Here we look into distinguishing the difference between the two ethical concepts of independence and objectivity.
These ethical concepts have always enjoyed an element of interaction. In ICAEW’s 1987 Guide to Professional Ethics (now known as the Code of Ethics) the Statement on Professional Independence described it as a ‘concept fundamental to the accountancy profession’ and ‘an attitude of mind characterised by integrity and an objective approach’. This clearly explains objectivity as being part of independence.
In ICAEW’s 1997 Guide to Professional Ethics Statement 1.201 on Integrity, Objectivity and Independence referred to Objectivity as ‘independence of mind’.
Other more recent comments on the interaction have included independence being considered as ‘a measure of objectivity’, or to independence ‘enabling’ an objective conclusion. As we can see there is an element of circularity here.
Here we set out an analysis of current definitions, provide some practical illustrations of how they currently interact and share ICAEW’s thoughts on independence, drawing attention to ICAEW’s principles-based framework for resolving ethical problems.
In the current IESBA Code of Ethics 120.1 Objectivity ‘imposes an obligation on all professional accountants not to compromise their professional or business judgement because of bias, conflict of interest or the undue influence of others’.
The current IESBA Code of Ethics definition of Independence explains it as being made up of two elements: ‘Independence of mind’ and ‘independence of appearance’. The former is still defined to include integrity, objectivity and scepticism. The latter is defined as being free from ‘facts and circumstances’ that would lead a reasonable and informed third party to conclude that integrity, objectivity or scepticism was compromised.
This has been the extant definition for a number of years which perhaps explains why auditor independence is now largely viewed through the lens of compliance, with detailed rules to be followed rather than a more principles based threats and safeguards approach. Indeed, in contrast to what the 1987 document suggests, independence is now something that is only really a relevant consideration for an auditor or assurance provider, with the rest of profession concerned with objectivity.
As indicated above, independence has very much become a matter of regulatory compliance, where a checklist approach such as that illustrated below tends to be adopted to ensure that the auditor is free from (or at least manages) a prescribed list of circumstances under which independence is perceived to be compromised. The approach to auditor independence has increasingly become rules based rather than principles based.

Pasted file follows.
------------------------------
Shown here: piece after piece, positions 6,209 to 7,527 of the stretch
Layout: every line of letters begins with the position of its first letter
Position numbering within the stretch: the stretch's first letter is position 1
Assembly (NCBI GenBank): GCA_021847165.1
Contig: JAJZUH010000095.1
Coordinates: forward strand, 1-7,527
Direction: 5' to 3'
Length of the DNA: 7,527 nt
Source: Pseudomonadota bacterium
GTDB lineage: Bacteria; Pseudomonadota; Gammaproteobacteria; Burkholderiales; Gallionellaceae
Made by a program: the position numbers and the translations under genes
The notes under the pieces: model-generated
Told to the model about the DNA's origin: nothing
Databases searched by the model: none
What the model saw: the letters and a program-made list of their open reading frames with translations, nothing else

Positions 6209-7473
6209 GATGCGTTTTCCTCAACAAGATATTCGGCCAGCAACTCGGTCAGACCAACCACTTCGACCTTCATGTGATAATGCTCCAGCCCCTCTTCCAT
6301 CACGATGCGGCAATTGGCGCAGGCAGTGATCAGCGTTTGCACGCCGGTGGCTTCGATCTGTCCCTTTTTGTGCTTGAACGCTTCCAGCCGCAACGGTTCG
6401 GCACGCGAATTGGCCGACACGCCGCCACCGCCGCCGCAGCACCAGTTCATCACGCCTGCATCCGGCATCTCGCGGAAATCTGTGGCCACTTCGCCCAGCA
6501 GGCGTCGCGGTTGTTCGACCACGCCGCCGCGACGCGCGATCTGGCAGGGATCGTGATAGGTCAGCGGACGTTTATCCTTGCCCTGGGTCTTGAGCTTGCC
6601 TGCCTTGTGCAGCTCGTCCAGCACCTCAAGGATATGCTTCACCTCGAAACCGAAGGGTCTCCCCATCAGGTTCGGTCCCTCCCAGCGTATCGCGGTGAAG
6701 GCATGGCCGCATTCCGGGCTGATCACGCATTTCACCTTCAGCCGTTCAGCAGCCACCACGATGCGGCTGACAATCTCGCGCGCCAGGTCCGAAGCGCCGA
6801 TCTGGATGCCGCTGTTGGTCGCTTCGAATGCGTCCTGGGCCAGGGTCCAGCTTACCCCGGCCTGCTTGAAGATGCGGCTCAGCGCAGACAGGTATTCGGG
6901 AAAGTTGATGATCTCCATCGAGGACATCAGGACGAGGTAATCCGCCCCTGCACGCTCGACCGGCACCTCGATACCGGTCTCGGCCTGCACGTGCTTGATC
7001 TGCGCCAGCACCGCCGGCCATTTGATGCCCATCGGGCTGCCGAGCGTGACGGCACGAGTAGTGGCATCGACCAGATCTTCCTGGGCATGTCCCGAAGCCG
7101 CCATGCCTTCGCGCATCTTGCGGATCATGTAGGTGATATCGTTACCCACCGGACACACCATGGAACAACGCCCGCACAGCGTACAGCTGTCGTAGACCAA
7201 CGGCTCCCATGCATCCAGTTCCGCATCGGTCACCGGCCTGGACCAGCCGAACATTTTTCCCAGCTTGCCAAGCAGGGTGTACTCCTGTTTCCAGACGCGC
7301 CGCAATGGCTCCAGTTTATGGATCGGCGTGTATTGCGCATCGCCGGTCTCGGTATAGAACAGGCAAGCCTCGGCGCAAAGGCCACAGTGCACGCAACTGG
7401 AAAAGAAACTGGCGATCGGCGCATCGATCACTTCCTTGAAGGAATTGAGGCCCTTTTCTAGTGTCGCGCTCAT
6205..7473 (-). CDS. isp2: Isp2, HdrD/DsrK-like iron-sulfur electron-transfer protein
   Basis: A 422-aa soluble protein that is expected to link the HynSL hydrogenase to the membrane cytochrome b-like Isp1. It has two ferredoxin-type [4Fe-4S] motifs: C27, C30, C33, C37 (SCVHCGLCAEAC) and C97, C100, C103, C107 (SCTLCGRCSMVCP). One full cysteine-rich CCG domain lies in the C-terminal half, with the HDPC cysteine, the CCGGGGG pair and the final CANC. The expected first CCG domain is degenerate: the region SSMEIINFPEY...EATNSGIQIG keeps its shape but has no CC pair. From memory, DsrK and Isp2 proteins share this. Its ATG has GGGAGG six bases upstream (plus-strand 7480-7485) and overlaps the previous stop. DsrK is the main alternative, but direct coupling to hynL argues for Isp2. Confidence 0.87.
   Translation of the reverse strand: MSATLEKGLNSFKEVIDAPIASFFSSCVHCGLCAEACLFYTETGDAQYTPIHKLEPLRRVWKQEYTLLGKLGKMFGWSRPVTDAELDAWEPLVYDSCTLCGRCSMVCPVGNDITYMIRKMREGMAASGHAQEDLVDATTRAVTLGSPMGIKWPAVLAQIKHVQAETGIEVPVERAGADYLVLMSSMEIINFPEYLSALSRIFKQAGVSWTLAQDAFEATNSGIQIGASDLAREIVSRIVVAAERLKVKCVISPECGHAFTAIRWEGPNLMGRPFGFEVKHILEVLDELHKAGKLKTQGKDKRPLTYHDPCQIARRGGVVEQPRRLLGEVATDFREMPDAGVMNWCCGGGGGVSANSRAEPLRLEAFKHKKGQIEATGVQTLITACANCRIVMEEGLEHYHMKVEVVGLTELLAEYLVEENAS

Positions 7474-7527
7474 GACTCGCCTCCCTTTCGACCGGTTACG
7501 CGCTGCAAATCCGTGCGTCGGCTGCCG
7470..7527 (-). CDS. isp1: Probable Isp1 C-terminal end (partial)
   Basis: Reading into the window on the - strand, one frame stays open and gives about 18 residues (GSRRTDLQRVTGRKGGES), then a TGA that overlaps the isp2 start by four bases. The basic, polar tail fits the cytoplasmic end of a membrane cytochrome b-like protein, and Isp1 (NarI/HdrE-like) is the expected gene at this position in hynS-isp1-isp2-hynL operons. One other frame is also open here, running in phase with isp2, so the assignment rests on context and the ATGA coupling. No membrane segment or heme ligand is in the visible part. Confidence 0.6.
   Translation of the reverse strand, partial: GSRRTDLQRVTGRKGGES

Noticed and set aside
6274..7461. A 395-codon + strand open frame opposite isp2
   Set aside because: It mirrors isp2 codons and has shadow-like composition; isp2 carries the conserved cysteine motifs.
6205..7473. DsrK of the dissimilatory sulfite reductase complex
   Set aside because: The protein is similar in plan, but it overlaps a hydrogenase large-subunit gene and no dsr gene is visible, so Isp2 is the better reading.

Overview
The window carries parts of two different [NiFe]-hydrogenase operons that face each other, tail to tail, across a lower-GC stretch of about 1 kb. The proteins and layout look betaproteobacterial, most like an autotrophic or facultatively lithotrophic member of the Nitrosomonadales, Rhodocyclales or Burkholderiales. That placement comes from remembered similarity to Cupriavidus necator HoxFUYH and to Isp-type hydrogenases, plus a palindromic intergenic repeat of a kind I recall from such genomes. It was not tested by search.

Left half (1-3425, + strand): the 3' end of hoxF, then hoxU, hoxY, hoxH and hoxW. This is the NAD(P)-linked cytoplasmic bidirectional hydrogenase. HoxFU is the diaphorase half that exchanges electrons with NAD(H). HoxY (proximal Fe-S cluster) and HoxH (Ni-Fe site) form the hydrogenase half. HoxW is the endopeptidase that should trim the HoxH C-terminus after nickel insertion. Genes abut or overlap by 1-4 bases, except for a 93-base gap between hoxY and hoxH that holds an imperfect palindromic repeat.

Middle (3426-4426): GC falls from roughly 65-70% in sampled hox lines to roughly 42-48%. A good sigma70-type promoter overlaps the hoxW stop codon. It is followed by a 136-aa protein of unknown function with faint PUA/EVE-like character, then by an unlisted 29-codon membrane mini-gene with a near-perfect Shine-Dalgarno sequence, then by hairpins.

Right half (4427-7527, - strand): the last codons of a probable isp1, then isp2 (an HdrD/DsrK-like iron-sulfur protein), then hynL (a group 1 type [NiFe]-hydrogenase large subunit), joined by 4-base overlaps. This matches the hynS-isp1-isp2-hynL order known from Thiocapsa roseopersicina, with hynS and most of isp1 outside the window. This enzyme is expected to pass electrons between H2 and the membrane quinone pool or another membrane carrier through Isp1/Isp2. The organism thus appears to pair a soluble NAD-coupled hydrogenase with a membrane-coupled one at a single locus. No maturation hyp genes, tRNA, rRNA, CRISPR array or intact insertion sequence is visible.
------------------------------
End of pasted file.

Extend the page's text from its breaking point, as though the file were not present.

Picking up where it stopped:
Objectivity, on the other hand, is much more concerned with reasons and motivations behind certain decisions or behaviour. It is concerned with internal thought processes rather than lists of prohibitions. As such a framework such as the ICAEW framework for resolving ethical problems is more suitable for assessing objectivity than a checklist.
If we take the IESBA definition of independence, and regard objectivity and ‘independence of mind’ to be closely aligned (as was explicitly stated in early Guides to Professional Ethics) it stands to reason that both of the tools above are necessary to fully assess auditor independence.
(this is an example of an approach that has been adopted by some. It is not intended to be an exhaustive independence checklist and should not be treated as such).
The scenarios below illustrate the distinction (and interaction) between the concepts of independence and objectivity as defined by the IESBA Code of Ethics.
Phedra is an audit manager for a medium sized accounting firm. She has recently taken on a new engagement auditing Theseus plc, the parent company of a tech group. She is always diligent in her work and has proven very skilled in identifying and dealing with ethical threats appropriately. Her father in law recently passed away. Her husband’s inheritance includes a small shareholding in Theseus plc. Phedra is unaware of the existence of this shareholding.
It would be difficult to suggest that Phedra is not objective since we are told that she responds to ethical threats appropriately. While we cannot necessarily rely on past performance there is no suggestion in the scenario that she is biased when it comes to Theseus plc.
However she is not independent. 290.104 of the IESBA code says that the immediate family of an audit team member shall not have a direct financial interest in a client. Immediate family member includes spouse. The fact that she doesn’t know about the shareholding is irrelevant, as is her relative seniority and the size of the shareholding.
Geralt is a senior manager auditing Velen plc. Velen is a diverse group with activities ranging from pharmaceuticals to food products. This is his first year on this audit. He does not have any direct or indirect financial interests in the Velen group, nor do any of his family or friends work for Velen.